Mathematics Stack Exchange is a question and answer site for people studying math at any level and professionals in related fields. Join them; it only takes a minute:

Sign up
Here's how it works:
  1. Anybody can ask a question
  2. Anybody can answer
  3. The best answers are voted up and rise to the top

The recent paper, "Aftermath," by Peter Cameron (arXiv:1111.4050v1), contains this remark concerning the classification of the finite simple groups:

The Classification of Finite Simple Groups [16] is the greatest collaborative effort ever in mathematics, running to about 15000 journal pages. (Ironically, although the theorem was announced in 1980, the proof contained a gap which has only just been filled.)

Can someone explain (at a high level) what was the gap and who filled it? (Cameron gives no reference.) Thanks!

share|cite|improve this question
I believe it may be a reference to the classification of quasi-thin groups, filled by Aschbacher and Smith around 2004. – Arturo Magidin Nov 28 '11 at 2:09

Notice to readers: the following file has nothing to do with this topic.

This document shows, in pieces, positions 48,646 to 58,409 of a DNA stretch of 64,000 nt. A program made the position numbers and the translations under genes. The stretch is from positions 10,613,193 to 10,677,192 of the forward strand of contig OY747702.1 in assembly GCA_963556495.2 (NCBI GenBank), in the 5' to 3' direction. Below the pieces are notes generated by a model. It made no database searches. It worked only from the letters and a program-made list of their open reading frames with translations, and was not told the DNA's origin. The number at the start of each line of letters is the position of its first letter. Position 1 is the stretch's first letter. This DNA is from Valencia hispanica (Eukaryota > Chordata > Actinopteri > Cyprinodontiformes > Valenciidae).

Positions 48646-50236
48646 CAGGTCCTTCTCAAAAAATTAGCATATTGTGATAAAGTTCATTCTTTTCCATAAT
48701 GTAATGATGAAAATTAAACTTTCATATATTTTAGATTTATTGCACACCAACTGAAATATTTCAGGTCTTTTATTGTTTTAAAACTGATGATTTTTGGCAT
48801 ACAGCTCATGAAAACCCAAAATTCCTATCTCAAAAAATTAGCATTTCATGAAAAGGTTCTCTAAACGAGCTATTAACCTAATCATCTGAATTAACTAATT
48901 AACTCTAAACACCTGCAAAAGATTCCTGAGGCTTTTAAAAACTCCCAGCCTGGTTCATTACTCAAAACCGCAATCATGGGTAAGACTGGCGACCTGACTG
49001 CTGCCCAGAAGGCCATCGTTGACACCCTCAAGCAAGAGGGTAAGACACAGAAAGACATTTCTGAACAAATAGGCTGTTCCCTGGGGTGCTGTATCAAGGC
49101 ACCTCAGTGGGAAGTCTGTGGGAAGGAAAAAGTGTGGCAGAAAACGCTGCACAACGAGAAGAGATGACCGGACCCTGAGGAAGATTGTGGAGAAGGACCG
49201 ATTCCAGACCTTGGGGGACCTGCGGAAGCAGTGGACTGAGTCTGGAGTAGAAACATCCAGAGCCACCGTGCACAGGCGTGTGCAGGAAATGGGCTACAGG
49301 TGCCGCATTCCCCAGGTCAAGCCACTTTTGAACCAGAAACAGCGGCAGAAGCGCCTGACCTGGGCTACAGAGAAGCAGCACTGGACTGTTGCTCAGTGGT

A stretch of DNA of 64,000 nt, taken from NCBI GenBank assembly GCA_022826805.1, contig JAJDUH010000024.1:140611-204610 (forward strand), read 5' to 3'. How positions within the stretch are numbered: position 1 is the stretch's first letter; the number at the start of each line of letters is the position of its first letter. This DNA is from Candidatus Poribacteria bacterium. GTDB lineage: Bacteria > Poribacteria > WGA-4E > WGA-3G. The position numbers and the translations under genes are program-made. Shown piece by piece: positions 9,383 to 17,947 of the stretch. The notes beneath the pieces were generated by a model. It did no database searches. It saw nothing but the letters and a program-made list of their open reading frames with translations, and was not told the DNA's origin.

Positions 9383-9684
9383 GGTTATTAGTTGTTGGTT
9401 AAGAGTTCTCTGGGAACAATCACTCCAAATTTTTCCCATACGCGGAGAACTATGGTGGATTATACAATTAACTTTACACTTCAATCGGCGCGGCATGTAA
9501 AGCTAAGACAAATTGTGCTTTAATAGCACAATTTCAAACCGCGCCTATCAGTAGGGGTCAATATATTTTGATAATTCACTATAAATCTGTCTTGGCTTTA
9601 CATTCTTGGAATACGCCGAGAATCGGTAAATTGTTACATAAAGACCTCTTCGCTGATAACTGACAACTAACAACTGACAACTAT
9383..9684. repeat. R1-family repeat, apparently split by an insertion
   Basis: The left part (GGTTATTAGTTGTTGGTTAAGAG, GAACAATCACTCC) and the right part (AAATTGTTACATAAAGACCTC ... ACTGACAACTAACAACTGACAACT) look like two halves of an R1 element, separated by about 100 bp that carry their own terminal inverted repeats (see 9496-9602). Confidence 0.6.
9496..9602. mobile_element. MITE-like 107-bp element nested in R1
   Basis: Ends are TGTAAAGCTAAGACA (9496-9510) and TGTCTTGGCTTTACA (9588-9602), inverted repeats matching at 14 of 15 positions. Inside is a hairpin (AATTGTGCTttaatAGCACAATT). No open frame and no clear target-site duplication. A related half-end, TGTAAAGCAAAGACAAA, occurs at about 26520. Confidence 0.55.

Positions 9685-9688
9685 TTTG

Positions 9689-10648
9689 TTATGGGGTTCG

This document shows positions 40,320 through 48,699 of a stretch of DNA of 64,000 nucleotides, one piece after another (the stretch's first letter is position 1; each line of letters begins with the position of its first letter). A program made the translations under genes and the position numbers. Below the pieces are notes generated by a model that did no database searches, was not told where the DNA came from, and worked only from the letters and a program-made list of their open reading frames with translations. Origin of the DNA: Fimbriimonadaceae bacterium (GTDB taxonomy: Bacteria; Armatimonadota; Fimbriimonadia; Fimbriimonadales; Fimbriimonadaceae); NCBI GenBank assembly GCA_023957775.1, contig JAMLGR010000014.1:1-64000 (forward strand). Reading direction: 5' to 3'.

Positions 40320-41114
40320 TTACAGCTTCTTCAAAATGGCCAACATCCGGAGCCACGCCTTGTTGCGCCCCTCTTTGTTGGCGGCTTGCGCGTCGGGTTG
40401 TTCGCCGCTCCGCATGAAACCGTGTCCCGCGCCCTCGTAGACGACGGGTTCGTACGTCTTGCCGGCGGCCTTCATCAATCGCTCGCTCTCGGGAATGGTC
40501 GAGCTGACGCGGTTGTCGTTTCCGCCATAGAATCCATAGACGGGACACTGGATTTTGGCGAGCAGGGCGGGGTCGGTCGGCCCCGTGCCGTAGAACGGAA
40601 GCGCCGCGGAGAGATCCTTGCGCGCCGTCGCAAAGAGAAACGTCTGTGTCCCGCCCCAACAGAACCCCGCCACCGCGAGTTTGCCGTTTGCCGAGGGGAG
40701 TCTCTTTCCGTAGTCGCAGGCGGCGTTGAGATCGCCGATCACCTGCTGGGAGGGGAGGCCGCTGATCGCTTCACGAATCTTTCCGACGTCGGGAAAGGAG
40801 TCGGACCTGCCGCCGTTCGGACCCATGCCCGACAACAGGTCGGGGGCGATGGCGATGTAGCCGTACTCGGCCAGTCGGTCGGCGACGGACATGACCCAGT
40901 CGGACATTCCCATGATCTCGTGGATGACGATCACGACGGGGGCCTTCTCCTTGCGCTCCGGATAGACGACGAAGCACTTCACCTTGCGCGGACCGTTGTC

Thank you, Arturo! After reading a bit on quasithin groups, I see that you are surely correct. – Joseph O'Rourke Nov 28 '11 at 14:01
up vote 9 down vote accepted

Answering as a CW so the question will not appear as unanswered.

I believe it may be a reference to the classification of quasithin groups; this was filled by Aschbacher and Smith in a series of papers around 2004.

The fact that this was a gap that needed to be filled only became apparent as the proof was being organized for re-publication (in the AMS book series).

share|cite|improve this answer

Your Answer


By posting your answer, you agree to the privacy policy and terms of service.

Not the answer you're looking for? Browse other questions tagged or ask your own question.